LEXINGTON, Ky. (Nov. 17, 2016) – If you ask Kelli Thompson how to get kids to eat their veggies, she'll tell you that the secret is to have the kids grow the vegetables themselves, preferably from seed.
Thompson, a project leader with the Kentucky Valley Education Cooperative (KVEC), has learned this trick through her work with winter gardens at K-12 public schools in Bell, Leslie and Pike counties. KVEC funded the first winter garden at Pikeville Elementary School in 2014 after students conducted a community problem-solving project that identified the need for fresh, affordable vegetables in the winter.
According to a 2013 report from the Centers for Disease Control and Prevention, more than 40 percent of Kentucky kids consume fruit and vegetables less than once daily.
"Students seeing their vegetables go from a seed to the table is very effective for changing eating habits. When they go through that growing process, it's like they own it, and they're more willing to taste it and try it and develop a palate for it," Thompson said.
The winter garden at Pikeville Elementary, led by teacher Traci Tackett, consists of large, raised beds protected by low tunnels that the students helped build. The students are also responsible for planting the seeds, tending the garden, and harvesting the produce, including turnips, cabbage, and carrots. Some garden beds are organized by purpose, like a "coleslaw garden" or a "stir fry garden." Cafeteria staff incorporate the harvest the into "student-grown" school lunches that are advertised to students and parents and are known to tempt diners into second helpings. The students who manage the garden get to take some of their veggies home. Surplus produce has been sold at the farmer's market by Pikeville high school students, as well.
"We really want to raise awareness of different types of vegetables other than the normal corn, beans, and potatoes," she said.
The garden was so successful in its mission to increase vegetable intake that the local supermarket noticed a spike in sales of winter produce. One teacher at the elementary school said that when she was passing out candy canes before winter break, a student asked to have turnips instead. The students who started the garden went to on to win the community problem-solving statewide competition.
"As far as projects that reach out into the community, this one probably did it faster than anything I've been involved in, and I've been in this business 28 years," Thompson said.
The impact of the winter garden at Pikeville Elementary School prompted Thompson to expand the program. In this endeavor, she received funding and training through the Community Leadership Institute of Kentucky (CLIK), a program offered by the UK Center of Excellence in Rural Health, the Kentucky Office of Rural Health, and the community engagement and research core of the UK Center for Clinical and Translational Science. The program is designed to enhance community research and capacity-building competencies among community leaders who make decisions that affect health. Participants receive intensive training at the Center for Excellence in Rural Health in Hazard, Ky., as well as a $2,500 grant to support a specific project.
"CLIK provided a lot of really good training," said Thompson. "It allowed me to learn how to collect specific data when you do these types of projects. And, monetarily, CLIK allowed us to expand this project by reaching reach out to three other schools last year."
Those schools included Pike County Central High School, led by teacher Johnna Compton; Leslie County High School, led by teacher Kim Sumner; and Middlesboro Elementary School, led by Principal Tony Maxwell. The gardens at Pike County Central High and Middlesboro Elementary were damaged by a windstorm last year and are re-launching this year.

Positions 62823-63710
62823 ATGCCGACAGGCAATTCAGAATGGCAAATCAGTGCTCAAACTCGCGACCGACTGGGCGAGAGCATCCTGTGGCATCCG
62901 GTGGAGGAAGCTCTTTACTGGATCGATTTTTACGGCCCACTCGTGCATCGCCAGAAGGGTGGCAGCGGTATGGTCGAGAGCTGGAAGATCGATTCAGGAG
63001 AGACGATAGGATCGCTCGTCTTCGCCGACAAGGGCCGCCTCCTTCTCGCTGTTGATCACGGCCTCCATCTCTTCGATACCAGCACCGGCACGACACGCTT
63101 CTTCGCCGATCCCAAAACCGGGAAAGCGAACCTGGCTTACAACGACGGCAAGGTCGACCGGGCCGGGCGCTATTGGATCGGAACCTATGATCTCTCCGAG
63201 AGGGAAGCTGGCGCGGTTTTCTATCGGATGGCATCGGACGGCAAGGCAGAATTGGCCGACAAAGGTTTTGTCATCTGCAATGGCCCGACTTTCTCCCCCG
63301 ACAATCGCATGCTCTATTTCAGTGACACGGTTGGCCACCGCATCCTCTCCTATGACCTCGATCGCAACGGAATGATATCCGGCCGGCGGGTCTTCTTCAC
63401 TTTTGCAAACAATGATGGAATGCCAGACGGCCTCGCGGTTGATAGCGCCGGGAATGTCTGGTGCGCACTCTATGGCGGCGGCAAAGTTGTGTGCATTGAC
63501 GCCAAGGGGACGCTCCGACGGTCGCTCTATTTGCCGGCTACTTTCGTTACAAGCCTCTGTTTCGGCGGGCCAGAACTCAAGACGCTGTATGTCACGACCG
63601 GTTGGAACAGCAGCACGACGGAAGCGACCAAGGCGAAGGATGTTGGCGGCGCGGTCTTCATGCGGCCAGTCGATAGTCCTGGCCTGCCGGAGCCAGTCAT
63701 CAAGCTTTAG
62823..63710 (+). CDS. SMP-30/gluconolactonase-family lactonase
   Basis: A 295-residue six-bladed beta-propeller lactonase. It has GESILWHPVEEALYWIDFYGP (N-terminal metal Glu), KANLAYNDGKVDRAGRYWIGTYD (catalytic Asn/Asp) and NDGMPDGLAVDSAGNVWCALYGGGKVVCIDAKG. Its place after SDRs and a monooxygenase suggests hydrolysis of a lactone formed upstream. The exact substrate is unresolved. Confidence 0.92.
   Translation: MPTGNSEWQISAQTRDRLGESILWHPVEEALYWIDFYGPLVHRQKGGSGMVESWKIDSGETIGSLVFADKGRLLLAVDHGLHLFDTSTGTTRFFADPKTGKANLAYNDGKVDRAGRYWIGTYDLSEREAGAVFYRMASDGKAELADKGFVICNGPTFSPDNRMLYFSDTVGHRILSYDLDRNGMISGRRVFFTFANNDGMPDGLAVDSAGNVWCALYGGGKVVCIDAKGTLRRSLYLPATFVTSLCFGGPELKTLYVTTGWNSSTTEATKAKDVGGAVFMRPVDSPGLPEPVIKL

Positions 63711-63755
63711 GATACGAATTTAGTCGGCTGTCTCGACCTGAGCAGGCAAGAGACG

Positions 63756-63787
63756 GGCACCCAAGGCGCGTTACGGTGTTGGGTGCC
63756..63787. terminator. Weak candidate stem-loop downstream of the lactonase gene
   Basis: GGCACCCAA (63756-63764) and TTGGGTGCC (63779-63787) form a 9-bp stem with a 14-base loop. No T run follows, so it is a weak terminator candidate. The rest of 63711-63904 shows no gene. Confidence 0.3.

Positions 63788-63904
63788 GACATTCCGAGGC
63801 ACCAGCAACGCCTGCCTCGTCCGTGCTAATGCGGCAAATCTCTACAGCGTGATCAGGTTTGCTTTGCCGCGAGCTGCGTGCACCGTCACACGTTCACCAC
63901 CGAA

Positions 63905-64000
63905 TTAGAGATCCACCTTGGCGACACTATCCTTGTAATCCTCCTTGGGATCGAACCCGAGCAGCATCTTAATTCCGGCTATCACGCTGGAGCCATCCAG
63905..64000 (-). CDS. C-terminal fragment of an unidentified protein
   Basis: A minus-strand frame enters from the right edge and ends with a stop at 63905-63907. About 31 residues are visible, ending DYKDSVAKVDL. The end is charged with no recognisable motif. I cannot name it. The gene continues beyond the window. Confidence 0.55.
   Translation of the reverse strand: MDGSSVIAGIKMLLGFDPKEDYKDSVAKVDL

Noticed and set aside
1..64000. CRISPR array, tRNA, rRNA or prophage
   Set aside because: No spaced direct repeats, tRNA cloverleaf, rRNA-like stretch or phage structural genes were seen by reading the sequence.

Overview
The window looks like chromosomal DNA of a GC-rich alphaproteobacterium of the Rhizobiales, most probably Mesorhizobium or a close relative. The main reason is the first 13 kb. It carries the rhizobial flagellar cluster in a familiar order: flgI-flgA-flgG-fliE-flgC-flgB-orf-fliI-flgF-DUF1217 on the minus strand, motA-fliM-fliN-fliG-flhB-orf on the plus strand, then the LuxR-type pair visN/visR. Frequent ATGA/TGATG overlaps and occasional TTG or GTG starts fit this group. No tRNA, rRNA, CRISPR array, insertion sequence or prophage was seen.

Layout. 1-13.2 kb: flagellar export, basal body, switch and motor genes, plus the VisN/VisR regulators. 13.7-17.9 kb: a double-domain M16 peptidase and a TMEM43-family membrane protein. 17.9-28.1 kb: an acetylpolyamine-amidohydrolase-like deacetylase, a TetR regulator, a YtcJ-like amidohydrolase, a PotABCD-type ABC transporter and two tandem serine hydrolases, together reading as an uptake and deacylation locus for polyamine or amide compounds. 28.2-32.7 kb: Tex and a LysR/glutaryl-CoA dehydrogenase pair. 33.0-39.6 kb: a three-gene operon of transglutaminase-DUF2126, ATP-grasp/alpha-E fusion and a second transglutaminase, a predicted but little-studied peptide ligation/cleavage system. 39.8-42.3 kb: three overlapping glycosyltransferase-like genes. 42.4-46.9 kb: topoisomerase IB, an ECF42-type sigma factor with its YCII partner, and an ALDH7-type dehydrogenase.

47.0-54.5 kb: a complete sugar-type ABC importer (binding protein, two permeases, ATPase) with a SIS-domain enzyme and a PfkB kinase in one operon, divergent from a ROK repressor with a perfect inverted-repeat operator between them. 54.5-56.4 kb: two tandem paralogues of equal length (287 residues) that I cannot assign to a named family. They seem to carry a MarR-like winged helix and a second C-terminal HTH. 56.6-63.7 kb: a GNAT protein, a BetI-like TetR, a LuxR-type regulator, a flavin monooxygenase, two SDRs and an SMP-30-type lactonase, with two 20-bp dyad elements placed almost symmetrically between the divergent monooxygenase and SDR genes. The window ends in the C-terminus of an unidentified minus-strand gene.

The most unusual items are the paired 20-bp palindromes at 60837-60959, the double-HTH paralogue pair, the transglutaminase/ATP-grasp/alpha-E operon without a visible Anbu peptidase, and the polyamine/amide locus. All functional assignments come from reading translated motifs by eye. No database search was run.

Based on the research training she received through the CLIK program, Thompson is gathering an array of data on the impact of the new gardens. Students will complete pre- and post-project surveys about their vegetable consumption and preferences, parents will be surveyed by phone, and the number of cafeteria servings and farmer's market sales will monitored.
Nancy Schoenberg, co-director of the CCTS community engagement and research core, provides academic leadership for the CLIK program. “Kelli’s project is a great example of an extremely important community-initiated idea capable of improving the health of children and their families," Schoenberg said. "We helped Kelli to establish a rigorous and testable design for her project, so that at the end of the day, she has empirical evidence through pre- and post-test data to promote her innovative project in Pikeville and beyond.”
At each school, the winter gardens complement the curriculum content in a variety of ways. At Pike County Central High School, for example, home economics students learn how to prepare the vegetables, physics students designed low tunnels to protect the crops, earth and space science students manage the composting, and biology students plant the garden and collect data. At Pikeville Elementary, students are working with engineers to develop an irrigation system. They've also helped established a garden at a local homeless shelter, and even developed instructional videos after realizing that literacy was a barrier for some people to understand written instructions.
"There's curriculum content throughout these projects and the kids have really taken a deep dive into the learning process," Thompson said. "The gardens take a different twist in each school but the basics are still there — vegetables are healthy for us, and vegetables can be grown in winter."
The UK Center for Clinical and Translational Science is supported by a Clinical and Translational Science Award from the National Center for Advancing Translational Sciences at the National Institutes of Health.
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